An associate lawyer who worked for attorney Noel Gage told jurors Friday that he could not understand why his boss failed to sue two surgeons who performed routine surgery that left a Las Vegas woman paralyzed in 2000.
“I can tell you it was always my opinion that they should be sued,” attorney Blaine Beckstead said.
Beckstead testified that Gage abruptly changed his legal strategy and went after an anesthesiologist shortly after he was introduced to self-proclaimed medical consultant Howard Awand, who worked with surgeons John Thalgott and Mark Kabins.
The federal government claims Gage cut a deal with Awand: If he did not sue the surgeons, Awand would refer to Gage more lucrative personal injury cases.
The government is contending at trial that Gage became involved in a web of Las Vegas doctors and lawyers who worked with Awand to jack up medical costs, to protect physicians from medical malpractice lawsuits and to share kickbacks to make millions of dollars.
Melodie Simon, who was left a paraplegic after a disc fusion went terribly wrong, won a $2.2 million settlement from lawsuits filed against anesthesiologist Dan Burkhead and Sunrise Hospital. But prosecutors claim Gage’s illicit relationship with Awand kept him from suing the surgeons, cheating Simon out of a potentially far more significant settlement.
Beckstead said Gage hired a retired doctor, William Barnes, to investigate the case and secure affidavits from surgeons who could prove that Simon’s paralysis was avoidable. Thal-gott testified Thursday that a tear in the sac protecting Simon’s spine caused internal bleeding, which pushed nerves against her spine.
Had Kabins performed an emergency operation when the problem was detected, Simon likely would not have suffered the catastrophic injury, But 11 hours elapsed between the time the bleeding was detected and when Kabins performed the surgery. Kabins has said hospital staff did not immediately notify him of Simon’s deteriorating condition.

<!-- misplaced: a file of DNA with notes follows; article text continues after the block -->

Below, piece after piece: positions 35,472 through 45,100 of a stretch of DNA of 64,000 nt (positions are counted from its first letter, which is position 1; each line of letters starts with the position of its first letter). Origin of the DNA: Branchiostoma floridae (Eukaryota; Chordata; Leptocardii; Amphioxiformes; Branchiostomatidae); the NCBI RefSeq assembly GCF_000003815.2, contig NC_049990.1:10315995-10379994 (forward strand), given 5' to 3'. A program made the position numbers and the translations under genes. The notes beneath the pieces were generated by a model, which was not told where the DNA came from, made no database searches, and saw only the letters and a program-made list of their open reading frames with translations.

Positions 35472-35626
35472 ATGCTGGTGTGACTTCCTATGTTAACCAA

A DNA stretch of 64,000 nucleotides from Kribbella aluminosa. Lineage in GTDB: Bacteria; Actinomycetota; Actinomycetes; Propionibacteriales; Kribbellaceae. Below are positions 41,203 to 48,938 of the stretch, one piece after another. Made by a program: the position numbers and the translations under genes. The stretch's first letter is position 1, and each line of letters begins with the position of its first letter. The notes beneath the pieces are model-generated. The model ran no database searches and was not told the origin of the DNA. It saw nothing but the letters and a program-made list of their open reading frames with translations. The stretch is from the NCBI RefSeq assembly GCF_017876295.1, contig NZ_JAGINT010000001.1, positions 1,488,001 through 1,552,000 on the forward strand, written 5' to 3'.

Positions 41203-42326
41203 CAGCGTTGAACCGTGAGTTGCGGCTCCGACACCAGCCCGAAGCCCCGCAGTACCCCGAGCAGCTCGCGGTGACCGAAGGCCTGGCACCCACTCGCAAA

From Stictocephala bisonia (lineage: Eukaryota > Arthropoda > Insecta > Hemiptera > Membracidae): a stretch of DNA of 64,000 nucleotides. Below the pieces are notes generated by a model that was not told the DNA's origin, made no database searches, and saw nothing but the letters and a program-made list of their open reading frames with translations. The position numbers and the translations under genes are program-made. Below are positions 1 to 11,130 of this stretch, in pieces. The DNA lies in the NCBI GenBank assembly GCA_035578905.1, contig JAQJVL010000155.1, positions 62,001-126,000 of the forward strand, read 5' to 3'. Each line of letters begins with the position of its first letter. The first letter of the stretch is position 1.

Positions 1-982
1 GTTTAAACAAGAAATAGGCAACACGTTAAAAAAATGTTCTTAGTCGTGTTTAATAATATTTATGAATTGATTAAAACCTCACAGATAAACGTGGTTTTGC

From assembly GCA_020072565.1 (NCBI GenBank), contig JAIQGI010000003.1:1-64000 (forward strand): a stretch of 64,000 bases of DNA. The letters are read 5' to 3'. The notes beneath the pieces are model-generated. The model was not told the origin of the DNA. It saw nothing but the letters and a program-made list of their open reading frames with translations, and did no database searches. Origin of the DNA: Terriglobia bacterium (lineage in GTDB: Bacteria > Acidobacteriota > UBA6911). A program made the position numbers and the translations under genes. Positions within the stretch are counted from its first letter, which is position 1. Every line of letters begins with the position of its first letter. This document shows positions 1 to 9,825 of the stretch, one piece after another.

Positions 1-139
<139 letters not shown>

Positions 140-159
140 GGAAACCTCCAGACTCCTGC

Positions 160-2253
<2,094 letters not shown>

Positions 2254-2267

Beckstead testified that Gage had a strong case and Barnes was making progress in securing the affidavits.
“I didn’t feel good about Dr. Kabins and Dr. Thalgott not being sued,” Beckstead said. “Dr. Barnes had an expert who was prepared to give an affidavit against them and I didn’t understand why we weren’t suing them.”
Shortly after Awand referred a personal injury case to Gage in September 2001, Gage directed Beckstead to discontinue contact with Barnes. That case, which involved a man who went in for kidney surgery and came out of the operating room in a permanent vegetative state, was ultimately settled for $18 million.
In May 2002, Beckstead said he was still convinced that Gage should sue the doctors. He sat in on a deposition with Gage and the two surgeons. He testified that Gage acted differently than he had in past deposition hearings.
“He was a good deposition taker; he always set things up,” Beckstead said. But that day “he seemed, I’d say, much too direct with his questioning.”
Beckstead said most notable was that Gage never asked either surgeon about the 11-hour delay that, if avoided, could have saved Simon from paralysis. Gage’s attorneys contend that the lawyer did not believe he had a case against the doctors and decided they would be more successful suing the anesthesiologist with the surgeons testifying on behalf of Simon.
Of the $2.2 million settlement, Simon received $1.3 million, which she said will not cover her continuing medical costs.
Gage’s trial is scheduled to continue Monday.
Contact reporter Adrienne Packer at firstname.lastname@example.org or (702) 384-8710.